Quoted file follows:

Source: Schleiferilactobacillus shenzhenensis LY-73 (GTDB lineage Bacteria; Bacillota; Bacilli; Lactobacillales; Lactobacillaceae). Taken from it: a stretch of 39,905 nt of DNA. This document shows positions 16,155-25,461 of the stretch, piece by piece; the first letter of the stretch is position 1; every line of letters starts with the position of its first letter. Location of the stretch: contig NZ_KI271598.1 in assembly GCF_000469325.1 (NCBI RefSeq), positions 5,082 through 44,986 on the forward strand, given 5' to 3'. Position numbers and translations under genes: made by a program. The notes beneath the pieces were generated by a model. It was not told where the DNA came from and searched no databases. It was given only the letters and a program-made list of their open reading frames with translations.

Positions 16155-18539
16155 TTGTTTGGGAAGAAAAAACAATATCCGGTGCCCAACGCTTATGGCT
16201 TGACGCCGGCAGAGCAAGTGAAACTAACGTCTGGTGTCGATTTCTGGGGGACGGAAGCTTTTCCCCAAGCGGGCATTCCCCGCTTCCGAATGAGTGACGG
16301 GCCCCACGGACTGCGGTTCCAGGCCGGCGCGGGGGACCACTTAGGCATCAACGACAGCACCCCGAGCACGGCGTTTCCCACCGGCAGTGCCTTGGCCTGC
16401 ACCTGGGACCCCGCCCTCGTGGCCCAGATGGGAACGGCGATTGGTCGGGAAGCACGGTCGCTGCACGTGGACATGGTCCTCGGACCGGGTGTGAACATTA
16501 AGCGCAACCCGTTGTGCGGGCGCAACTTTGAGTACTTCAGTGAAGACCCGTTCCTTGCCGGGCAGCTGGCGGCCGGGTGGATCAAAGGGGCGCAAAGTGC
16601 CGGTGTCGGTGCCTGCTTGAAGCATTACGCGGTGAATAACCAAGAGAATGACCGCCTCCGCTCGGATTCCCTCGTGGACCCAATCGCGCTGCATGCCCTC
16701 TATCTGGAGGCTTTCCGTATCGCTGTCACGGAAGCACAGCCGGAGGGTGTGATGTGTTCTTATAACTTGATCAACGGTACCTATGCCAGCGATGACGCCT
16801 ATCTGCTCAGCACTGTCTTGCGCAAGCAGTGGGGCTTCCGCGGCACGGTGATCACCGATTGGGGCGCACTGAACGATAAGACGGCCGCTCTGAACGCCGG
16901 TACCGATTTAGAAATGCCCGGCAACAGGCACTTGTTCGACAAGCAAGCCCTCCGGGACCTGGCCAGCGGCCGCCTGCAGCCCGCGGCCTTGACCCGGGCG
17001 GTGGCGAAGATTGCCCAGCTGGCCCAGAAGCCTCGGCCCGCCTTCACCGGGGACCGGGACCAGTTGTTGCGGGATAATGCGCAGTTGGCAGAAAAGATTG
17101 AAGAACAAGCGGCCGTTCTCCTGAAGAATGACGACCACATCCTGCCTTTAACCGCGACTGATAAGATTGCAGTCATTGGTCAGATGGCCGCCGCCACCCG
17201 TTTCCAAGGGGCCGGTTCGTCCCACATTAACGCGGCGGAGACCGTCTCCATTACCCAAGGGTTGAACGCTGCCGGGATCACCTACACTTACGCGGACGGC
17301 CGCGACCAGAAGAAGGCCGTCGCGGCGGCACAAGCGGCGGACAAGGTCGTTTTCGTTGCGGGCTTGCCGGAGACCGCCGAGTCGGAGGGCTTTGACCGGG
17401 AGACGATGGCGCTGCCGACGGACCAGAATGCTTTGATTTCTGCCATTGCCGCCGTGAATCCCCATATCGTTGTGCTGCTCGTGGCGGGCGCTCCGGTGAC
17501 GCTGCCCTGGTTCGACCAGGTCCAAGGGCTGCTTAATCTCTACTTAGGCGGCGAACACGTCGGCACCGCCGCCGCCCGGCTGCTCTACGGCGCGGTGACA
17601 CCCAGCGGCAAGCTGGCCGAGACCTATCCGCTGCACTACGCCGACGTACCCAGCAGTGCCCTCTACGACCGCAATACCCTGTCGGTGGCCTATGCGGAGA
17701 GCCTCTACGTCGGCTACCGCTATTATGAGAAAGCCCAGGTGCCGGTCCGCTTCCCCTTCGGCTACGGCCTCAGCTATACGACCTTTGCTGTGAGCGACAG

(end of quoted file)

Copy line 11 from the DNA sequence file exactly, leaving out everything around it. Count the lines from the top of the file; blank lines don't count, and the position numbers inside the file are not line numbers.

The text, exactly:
16901 TACCGATTTAGAAATGCCCGGCAACAGGCACTTGTTCGACAAGCAAGCCCTCCGGGACCTGGCCAGCGGCCGCCTGCAGCCCGCGGCCTTGACCCGGGCG